NOTE: I knew I wanted to write an article about the Dreamcast, but this isn't quite what I had in mind. I ended up writing more about the various consoles I had growing up and tried to drill into what had me anticipating 9/9/99 so much. I didn't end up getting into the actual games much, but perhaps I'll try and conjure one of those up in the future.
So here we are, 20 years later and my excitement has long since turned into enjoyment and solidified under the weight of two decades worth of nostalgia. I've known for years now that in terms of a video game console stirring up all those good feelings inside, the Dreamcast will forever be among the elite at the top of the heap. And because of this, I'm penning this love letter to Sega's final piece of hardware in hopes that there are others out there that can relate to what I have to say or perhaps entice others to see what all the fuss was about on 9/9/99 in North America.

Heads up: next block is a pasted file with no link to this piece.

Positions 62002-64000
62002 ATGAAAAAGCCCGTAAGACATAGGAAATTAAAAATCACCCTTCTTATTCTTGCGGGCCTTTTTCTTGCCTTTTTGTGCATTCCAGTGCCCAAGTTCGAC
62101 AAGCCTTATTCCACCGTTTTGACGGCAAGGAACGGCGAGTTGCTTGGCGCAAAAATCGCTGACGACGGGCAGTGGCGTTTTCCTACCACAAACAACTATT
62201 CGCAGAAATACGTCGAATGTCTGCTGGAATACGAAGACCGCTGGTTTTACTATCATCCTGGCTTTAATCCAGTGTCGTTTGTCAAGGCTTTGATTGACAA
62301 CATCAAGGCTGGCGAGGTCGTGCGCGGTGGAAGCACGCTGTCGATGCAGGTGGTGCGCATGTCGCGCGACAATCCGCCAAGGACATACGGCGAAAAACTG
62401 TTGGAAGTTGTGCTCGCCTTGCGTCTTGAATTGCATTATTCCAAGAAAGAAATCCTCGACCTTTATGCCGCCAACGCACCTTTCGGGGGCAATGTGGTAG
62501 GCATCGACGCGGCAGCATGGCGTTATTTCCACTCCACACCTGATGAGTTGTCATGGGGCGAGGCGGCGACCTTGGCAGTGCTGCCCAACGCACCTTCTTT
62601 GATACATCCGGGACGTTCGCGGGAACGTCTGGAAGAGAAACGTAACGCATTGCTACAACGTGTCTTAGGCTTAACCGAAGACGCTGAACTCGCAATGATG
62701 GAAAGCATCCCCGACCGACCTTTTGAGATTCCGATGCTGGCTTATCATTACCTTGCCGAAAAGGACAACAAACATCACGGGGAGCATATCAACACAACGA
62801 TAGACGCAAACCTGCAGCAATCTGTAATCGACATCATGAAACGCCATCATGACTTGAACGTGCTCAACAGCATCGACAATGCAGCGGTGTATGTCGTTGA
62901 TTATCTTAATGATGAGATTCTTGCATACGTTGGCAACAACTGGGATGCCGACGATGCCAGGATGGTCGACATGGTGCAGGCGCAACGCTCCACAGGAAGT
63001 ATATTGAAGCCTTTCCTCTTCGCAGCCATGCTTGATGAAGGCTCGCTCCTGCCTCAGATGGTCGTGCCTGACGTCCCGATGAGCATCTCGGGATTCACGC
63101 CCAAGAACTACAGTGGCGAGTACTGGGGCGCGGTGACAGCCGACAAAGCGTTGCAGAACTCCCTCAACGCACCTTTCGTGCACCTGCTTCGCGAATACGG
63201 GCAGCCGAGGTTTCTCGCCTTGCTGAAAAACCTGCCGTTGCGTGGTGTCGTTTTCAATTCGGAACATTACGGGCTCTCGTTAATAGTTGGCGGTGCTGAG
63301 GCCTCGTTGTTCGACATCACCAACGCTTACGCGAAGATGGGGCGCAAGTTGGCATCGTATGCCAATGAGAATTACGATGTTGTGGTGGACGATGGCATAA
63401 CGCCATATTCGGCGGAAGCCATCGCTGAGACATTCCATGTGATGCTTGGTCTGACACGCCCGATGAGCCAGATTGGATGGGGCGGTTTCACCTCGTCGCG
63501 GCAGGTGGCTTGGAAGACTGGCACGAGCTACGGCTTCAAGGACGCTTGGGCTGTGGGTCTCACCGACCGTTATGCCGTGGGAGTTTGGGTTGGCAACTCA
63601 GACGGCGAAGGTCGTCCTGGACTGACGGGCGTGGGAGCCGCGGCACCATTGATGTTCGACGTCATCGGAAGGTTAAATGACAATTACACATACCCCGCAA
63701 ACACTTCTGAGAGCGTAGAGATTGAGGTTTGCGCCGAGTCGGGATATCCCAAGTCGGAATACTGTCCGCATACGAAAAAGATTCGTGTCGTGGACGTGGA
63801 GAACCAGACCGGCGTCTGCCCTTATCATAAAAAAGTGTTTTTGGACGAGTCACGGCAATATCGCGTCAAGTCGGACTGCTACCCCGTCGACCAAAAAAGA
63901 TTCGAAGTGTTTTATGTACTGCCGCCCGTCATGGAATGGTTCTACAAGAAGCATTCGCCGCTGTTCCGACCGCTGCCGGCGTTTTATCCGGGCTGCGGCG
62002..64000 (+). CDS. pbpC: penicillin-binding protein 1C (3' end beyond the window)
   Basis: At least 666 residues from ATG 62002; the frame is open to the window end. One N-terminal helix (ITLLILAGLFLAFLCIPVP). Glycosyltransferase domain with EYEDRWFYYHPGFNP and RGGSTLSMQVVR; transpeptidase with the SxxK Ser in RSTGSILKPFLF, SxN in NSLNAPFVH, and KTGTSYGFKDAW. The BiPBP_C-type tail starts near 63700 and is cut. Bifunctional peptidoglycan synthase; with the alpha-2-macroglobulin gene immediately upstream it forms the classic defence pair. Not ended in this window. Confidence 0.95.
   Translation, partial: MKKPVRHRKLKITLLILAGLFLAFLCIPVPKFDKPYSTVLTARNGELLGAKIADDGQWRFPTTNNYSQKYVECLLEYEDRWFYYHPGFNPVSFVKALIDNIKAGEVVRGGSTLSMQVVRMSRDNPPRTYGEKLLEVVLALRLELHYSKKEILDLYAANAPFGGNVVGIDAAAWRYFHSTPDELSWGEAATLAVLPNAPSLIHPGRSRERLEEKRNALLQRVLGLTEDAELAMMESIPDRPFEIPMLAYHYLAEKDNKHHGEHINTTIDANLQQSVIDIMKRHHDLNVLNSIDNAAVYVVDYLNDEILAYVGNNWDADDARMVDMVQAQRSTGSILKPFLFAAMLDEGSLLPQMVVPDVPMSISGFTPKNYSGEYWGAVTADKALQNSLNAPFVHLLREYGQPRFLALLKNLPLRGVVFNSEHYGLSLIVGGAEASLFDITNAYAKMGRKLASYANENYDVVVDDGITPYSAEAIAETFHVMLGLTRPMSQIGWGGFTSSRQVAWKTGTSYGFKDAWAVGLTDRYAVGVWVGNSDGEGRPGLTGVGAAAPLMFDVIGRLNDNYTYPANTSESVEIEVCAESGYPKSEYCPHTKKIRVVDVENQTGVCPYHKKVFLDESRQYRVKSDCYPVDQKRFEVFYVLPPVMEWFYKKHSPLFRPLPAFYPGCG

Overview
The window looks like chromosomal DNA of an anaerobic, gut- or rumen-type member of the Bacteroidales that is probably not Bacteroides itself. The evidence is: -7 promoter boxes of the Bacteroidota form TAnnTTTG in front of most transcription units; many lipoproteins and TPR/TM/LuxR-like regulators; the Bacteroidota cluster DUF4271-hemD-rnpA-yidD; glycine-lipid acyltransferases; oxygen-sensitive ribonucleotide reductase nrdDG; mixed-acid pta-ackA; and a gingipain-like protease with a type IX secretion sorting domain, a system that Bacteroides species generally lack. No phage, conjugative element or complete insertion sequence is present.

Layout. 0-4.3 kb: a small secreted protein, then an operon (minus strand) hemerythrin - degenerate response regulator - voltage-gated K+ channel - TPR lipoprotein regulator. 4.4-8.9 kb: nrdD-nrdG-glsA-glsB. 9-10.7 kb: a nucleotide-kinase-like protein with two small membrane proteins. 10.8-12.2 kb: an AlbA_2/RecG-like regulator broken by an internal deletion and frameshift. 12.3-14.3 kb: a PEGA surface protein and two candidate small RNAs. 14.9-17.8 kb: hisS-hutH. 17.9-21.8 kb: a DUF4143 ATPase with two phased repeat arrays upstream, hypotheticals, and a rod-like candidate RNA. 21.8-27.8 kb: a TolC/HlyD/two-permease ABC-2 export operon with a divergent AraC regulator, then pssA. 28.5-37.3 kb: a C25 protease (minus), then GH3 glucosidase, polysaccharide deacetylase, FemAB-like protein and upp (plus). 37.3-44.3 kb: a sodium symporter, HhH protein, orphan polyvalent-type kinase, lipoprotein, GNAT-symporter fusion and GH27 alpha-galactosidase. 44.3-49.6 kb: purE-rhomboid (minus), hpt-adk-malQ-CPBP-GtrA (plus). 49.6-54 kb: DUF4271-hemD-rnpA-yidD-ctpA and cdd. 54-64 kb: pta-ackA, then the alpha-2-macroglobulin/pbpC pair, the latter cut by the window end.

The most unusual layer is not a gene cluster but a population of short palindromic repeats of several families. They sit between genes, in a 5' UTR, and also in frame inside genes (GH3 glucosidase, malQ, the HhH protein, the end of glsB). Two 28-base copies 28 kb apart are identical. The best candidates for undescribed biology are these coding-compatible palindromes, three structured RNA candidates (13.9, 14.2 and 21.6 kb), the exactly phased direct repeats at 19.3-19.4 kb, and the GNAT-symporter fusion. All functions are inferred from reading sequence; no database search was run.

Intro to Gaming 101
Like many children of the '80s, my first game console was an NES. I don't remember exactly when my parents purchased one for my sister and me, but I was hooked immediately. The very first time I loaded up Super Mario Bros., I knew I was a gamer for life. Sure, I loved cartoons as much as the next kid, but the interaction I could have with the characters on screen was something I had never really experienced. I was constantly challenged to fend off enemies, survive death-defying platform jumping, and explore every inch of a level to find its secrets. I would soon put any money I scraped together towards new games and keep my fingers crossed for Christmas and birthday gifts to be NES games. And trips to the video store instantly became more exciting because now I could rent a game and binge on it all weekend.
By 1990 or so, I received a Game Boy for Christmas and Tetris consumed my world. I would soon be introduced to games like Metroid II: Return of Samus (which was my first Metroid game), Gargoyle's Quest, Wave Race, Super Mario Land, and other great titles. While my NES still ruled the roost when I was at home, I'd carry my Game Boy just about anywhere I went for gaming on the go.